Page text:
HomeTown Credit Union spreads spirit in community Monday
Monday, October 10, 2016
Owatonna People’s Press (October 10, 2016) - HomeTown Credit Union took cupcakes to local emergency response personnel, visited shut-ins and helped clean up local trails as part of HomeTown Spirit Day Monday.
This is the first time HomeTown has done this, but it hopes to make it an annual event, said HomeTown’s Julie Conlin. With financial institutions having Monday off for Columbus Day, HomeTown wanted to thank those who serve in the community as well as spread cheer.
Credit unions around the state have begun devoting Columbus Day to projects such as this in recent years as a way of giving back to their communities, said Kurt Halverson, HomeTown’s community education coordinator. HomeTown’s Faribault office also took part in HomeTown Spirit Day Monday.
HomeTown employees in Owatonna were slated to clean local parks and trails as well as paint a senior center in the afternoon, but most of the morning was devoted to visiting local emergency response workers, including at the Steele County Sheriff’s Office and the Owatonna Police Department, Conlin said. However, their first stop of the morning was at the Owatonna Fire Department.
The Owatonna Fire Department has eight full-time employees, 23 paid on-call firefighters and six residents who stay at the fire department, said Todd Ulrich, a 34-year veteran of the department. Those six residents live in the firehouse as civilians live in homes and apartments, while the full-time firefighters are commanders and fire equipment operators.
Resident firefighters are asked to make a two-year commitment to the resident program, according to the official website of the Owatonna Fire Department. Upon completion, they can choose to remain living at the fire station or move out and become an on-call firefighter.
“There is a commander on every shift,” Ulrich said, and he is the leader at any scene they need to report to. The equipment operator is in charge of their trucks and other equipment.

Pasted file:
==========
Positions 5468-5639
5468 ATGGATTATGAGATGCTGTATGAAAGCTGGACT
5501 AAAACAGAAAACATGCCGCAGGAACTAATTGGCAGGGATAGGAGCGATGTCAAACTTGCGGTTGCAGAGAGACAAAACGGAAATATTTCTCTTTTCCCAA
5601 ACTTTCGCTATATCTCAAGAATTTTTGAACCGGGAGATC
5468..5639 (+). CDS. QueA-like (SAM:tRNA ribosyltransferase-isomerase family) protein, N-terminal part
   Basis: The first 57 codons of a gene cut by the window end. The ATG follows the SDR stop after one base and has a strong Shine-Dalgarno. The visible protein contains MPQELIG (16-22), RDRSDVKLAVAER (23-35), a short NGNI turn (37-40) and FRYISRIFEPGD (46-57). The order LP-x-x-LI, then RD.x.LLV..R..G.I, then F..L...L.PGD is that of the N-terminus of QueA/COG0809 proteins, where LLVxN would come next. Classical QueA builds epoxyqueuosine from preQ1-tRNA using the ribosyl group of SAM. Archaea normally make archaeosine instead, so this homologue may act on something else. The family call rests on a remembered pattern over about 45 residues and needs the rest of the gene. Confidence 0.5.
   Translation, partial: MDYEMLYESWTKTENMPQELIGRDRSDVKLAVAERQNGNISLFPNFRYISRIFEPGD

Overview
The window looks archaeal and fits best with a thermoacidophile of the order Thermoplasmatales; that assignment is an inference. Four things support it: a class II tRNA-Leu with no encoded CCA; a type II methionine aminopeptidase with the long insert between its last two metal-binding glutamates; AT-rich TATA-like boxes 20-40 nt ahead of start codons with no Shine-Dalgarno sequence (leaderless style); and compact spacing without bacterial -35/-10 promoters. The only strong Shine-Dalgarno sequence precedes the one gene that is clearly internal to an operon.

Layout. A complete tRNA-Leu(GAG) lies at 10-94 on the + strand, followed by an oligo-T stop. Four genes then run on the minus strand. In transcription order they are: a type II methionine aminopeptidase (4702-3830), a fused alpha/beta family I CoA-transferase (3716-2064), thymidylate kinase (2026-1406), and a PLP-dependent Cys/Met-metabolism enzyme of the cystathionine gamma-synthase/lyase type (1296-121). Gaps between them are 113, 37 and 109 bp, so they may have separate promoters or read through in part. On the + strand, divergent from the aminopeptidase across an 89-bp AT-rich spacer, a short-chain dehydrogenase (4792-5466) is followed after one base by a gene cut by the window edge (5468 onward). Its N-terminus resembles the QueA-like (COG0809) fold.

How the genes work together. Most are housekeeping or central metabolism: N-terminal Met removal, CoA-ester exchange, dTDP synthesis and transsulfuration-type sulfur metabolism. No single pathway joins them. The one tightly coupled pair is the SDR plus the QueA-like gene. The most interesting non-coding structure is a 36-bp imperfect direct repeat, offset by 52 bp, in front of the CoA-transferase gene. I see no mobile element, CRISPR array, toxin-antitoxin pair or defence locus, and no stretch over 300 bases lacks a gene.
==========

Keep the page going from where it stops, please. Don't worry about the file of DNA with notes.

“We check all the equipment on each truck each week, and we maintain our own building,” he added. The entire department performs drills on the second and fourth Monday of every month, too.
Perhaps surprising to some, the fire department actually spends only a sliver of their time fighting fires, he said. Most of their calls are for car accidents, many of which are on Interstate 35 or Highway 14, but they also devote a preponderance of their efforts toward education and inspections.
For example, all local kindergartners either receive a visit to their classrooms or a visit to the fire department to learn about fire safety, he said. In addition, the fire department inspects all rental properties in town every two years, and they went into downtown businesses this year to check for possible hazards.
“It keeps us busy,” said Ulrich, who, along with other firefighters, was wearing a pink T-shirt Monday in honor of Breast Cancer Awareness month. When they do need to contend with a fire — they receive an average of two structure fire calls each month — their farthest drive is roughly 20 minutes, and they participate in mutual aid agreements with several other local fire departments, including Ellendale and Blooming Prairie.
The fire hall has three floors, plus a basement where firefighters train for crawling in smoky buildings with a maze, he said. Most of their equipment is at the station, and they have a pair of meeting rooms they use for education and lend out to local non-profits.
The fire hall itself is a blend of old and new, he said. While the building has seen multiple additions and technological upgrades, the dance hall on the top floor remains — although it’s been converted into a gym — and the brass fire pole dating to the building’s opening in 1906 is also still in use.
There’s a laundry room, a common kitchen and a living room with a big-screen television, inviting recliners, a pool table and a card table. The department is a mixture of experienced veterans, like Ulrich, and younger firefighters with a couple years of experience. There are also two women in the department, including one resident.